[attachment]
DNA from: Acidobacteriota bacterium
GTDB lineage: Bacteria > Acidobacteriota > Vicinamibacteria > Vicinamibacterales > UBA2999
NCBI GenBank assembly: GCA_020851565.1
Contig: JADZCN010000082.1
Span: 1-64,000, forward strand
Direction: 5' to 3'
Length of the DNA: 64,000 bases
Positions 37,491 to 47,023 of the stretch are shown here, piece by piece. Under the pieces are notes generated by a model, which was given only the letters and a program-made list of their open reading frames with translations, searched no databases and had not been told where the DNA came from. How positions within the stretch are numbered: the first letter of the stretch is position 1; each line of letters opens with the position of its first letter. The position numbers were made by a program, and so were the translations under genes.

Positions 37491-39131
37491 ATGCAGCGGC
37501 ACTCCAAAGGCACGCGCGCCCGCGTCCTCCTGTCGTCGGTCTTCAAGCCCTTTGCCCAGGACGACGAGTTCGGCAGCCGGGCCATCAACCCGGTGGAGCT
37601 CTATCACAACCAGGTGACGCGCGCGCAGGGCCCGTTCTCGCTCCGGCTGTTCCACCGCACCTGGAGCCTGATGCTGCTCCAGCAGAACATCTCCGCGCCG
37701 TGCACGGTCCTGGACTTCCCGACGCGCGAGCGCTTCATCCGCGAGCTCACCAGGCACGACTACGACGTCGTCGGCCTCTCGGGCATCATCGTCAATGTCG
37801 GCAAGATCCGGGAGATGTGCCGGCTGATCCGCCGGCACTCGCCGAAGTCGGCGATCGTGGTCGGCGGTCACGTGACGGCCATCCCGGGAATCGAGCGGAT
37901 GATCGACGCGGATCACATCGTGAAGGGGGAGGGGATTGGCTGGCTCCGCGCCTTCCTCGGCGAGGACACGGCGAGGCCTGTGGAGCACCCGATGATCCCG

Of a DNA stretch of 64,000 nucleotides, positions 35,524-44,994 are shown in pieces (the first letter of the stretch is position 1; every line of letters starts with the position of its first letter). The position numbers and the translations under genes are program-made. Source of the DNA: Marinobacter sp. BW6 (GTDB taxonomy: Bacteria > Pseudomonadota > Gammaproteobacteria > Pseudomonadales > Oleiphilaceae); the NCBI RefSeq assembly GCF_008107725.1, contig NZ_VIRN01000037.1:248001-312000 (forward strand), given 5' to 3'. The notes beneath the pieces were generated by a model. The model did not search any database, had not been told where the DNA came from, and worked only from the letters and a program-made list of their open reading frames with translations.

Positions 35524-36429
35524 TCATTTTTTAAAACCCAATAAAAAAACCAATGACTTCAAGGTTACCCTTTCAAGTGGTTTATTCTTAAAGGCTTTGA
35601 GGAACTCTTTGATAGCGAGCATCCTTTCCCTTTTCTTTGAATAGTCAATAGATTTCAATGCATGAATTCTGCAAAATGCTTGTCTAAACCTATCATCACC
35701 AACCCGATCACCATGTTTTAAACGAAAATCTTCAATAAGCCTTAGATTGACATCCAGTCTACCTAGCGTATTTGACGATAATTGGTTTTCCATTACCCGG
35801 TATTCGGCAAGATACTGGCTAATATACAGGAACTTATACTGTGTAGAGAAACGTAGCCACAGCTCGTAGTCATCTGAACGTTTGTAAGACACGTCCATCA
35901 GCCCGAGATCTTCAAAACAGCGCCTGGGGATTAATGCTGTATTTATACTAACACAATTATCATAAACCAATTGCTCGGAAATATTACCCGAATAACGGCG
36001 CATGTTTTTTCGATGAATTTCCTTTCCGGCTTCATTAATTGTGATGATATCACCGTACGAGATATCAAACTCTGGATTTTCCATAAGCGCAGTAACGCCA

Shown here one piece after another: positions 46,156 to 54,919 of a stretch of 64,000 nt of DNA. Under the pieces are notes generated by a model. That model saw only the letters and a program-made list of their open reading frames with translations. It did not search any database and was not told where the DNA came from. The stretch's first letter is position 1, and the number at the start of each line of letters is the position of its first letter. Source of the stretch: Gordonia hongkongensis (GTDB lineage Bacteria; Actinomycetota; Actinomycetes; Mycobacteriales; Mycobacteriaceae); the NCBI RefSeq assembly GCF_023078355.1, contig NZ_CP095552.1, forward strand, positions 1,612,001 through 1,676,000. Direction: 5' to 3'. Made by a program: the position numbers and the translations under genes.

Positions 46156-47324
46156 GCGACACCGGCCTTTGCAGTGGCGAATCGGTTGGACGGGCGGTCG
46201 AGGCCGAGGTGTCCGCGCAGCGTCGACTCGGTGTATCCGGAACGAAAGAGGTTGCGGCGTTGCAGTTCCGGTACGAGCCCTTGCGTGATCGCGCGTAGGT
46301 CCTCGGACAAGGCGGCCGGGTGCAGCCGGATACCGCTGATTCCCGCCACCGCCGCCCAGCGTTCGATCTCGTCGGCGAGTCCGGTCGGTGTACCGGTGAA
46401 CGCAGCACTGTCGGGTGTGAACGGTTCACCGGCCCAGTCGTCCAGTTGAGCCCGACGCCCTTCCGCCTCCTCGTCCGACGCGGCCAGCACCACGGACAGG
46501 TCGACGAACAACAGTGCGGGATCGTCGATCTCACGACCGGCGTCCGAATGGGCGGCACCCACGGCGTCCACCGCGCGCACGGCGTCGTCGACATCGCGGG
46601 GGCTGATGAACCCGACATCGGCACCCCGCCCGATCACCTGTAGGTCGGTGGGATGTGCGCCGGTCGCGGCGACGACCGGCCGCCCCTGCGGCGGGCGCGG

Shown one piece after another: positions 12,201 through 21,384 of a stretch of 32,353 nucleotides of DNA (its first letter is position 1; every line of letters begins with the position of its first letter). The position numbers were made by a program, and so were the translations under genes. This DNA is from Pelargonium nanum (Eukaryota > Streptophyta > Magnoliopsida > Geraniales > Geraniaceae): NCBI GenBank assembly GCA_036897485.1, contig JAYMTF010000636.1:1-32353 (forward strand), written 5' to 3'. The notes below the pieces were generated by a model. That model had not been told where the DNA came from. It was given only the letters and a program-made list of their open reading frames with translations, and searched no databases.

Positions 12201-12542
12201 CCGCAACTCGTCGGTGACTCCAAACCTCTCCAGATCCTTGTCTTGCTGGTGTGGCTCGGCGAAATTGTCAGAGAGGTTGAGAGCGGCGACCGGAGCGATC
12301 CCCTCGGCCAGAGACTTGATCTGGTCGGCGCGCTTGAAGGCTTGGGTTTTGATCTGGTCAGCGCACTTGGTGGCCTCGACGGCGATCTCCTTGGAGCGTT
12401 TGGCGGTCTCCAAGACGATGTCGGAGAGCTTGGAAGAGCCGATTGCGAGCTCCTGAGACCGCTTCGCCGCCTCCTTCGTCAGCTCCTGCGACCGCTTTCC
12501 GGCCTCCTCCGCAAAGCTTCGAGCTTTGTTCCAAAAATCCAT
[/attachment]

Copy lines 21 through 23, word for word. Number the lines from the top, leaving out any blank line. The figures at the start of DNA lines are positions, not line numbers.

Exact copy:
35801 TATTCGGCAAGATACTGGCTAATATACAGGAACTTATACTGTGTAGAGAAACGTAGCCACAGCTCGTAGTCATCTGAACGTTTGTAAGACACGTCCATCA
35901 GCCCGAGATCTTCAAAACAGCGCCTGGGGATTAATGCTGTATTTATACTAACACAATTATCATAAACCAATTGCTCGGAAATATTACCCGAATAACGGCG
36001 CATGTTTTTTCGATGAATTTCCTTTCCGGCTTCATTAATTGTGATGATATCACCGTACGAGATATCAAACTCTGGATTTTCCATAAGCGCAGTAACGCCA